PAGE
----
Mark Twain (1835-1910) claimed he translated Extracts from Adam’s Diary from the original manuscript — from what he said were “Adam’s hieroglyphics.” Since in Twain’s view Adam was a “sufficiently important public character,” Twain felt justified in publishing the diary.
The work was begun in the early 1890’s in Florence, Italy. He published portions under various titles in 1893, 1897, 1901, and finally the complete Extracts from Adam’s Diary in 1904. The book is now in the public domain.
Some portions reflect Scriptural truth, while many others significantly deviate from Scripture. The overall picture is not an accurate representation of the true Adam and Eve, but the extracts are nevertheless rather humorous.
The diary begins with the following entry several days after Eve was created on Friday.
MONDAY — This new creature with the long hair is a good deal in the way. It is always hanging around and following me about. I don’t like this; I am not used to company. I wish it would stay with the other animals. . . . Cloudy today, wind in the east; think we shall have rain. . . . WE? Where did I get that word–the new creature uses it.
Not a propitious start to the Adam-Eve relationship! At least not according to Twain’s imagination.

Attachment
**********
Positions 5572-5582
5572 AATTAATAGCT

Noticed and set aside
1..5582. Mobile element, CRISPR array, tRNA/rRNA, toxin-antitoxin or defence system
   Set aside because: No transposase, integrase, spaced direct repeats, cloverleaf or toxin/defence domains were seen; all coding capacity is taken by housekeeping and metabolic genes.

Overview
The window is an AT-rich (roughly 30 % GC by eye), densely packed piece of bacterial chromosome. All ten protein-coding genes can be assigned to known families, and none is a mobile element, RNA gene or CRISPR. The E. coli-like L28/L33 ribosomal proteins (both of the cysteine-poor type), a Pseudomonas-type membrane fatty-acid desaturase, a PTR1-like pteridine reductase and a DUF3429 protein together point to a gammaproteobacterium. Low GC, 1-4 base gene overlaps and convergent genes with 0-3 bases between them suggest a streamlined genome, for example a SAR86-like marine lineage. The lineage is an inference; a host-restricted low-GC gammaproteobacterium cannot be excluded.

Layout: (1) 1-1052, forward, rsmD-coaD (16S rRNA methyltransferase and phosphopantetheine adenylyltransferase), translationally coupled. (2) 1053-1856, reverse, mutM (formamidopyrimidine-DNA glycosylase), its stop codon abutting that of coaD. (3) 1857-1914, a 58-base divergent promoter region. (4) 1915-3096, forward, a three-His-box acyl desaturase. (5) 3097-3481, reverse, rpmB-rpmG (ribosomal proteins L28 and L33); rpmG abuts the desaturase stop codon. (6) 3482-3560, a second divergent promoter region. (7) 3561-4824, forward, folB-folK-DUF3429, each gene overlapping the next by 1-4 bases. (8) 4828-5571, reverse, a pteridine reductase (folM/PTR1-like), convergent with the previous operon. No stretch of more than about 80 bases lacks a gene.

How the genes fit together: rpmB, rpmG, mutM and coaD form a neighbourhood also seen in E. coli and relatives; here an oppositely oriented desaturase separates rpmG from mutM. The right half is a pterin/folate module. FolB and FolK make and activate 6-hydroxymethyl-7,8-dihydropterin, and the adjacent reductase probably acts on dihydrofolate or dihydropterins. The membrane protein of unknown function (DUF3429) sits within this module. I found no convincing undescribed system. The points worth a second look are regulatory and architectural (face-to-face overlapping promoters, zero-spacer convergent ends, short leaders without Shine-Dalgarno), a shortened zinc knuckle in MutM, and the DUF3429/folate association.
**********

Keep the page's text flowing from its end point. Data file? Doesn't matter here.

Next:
However, Scripture’s record of the beginning of the Adam-Eve relationship is quite different.
Since there “was not found a helper suitable” for Adam among the animals, Yahweh created Eve from Adam’s rib for the purpose of filling this gap. Adam would have found Yahweh’s provision for him just perfect.
In fact, when Yahweh brought Eve to Adam, Adam said, “This is now bone of my bones, and flesh of my flesh. She shall be called Woman, because she was taken out of Man. For this cause a man shall leave his father and his mother, and shall cleave to his wife; and they shall become one flesh.” (Genesis 2:22-23)
Clearly Adam was pleased and welcomed Eve. He was probably awestruck with her after having looked through so many animals for a companion. Aren’t you glad he didn’t settle for a stegosaurus as a companion?
Adam’s response could probably best be summed up with one word: Eureka!
The annoyance Twain imagines in Adam toward Eve was not there in the beginning. This diary entry is what one would expect to find after sin entered the world and introduced disharmony into human relationships. It was not there when Adam and Eve first met.
It is difficult from a post-sin world to accurately imagine what things were like prior to Adam’s sin. The only way to know is to ground one’s thinking on Scripture’s testimony in Genesis.
This is the first of a series of blog posts commenting on excerpts from Adam’s Diary by Mark Twain.
Read the sequel:
2. Adam’s Diary – Naming the Animals
©William T. Pelletier, Ph.D.
Saturday March 20, 2010 A.D.
Read my March 2010 Bible-Science column
Woolly Bears and the Problem of Pain.
And the man gave names to all the cattle, and to the birds of the sky, and to every beast of the field, but for Adam there was not found a helper suitable for him.
So the LORD God caused a deep sleep to fall upon the man, and he slept; then He took one of his ribs, and closed up the flesh at that place.
And the LORD God fashioned into a woman the rib which He had taken from the man, and brought her to the man. (Genesis 2:20-22)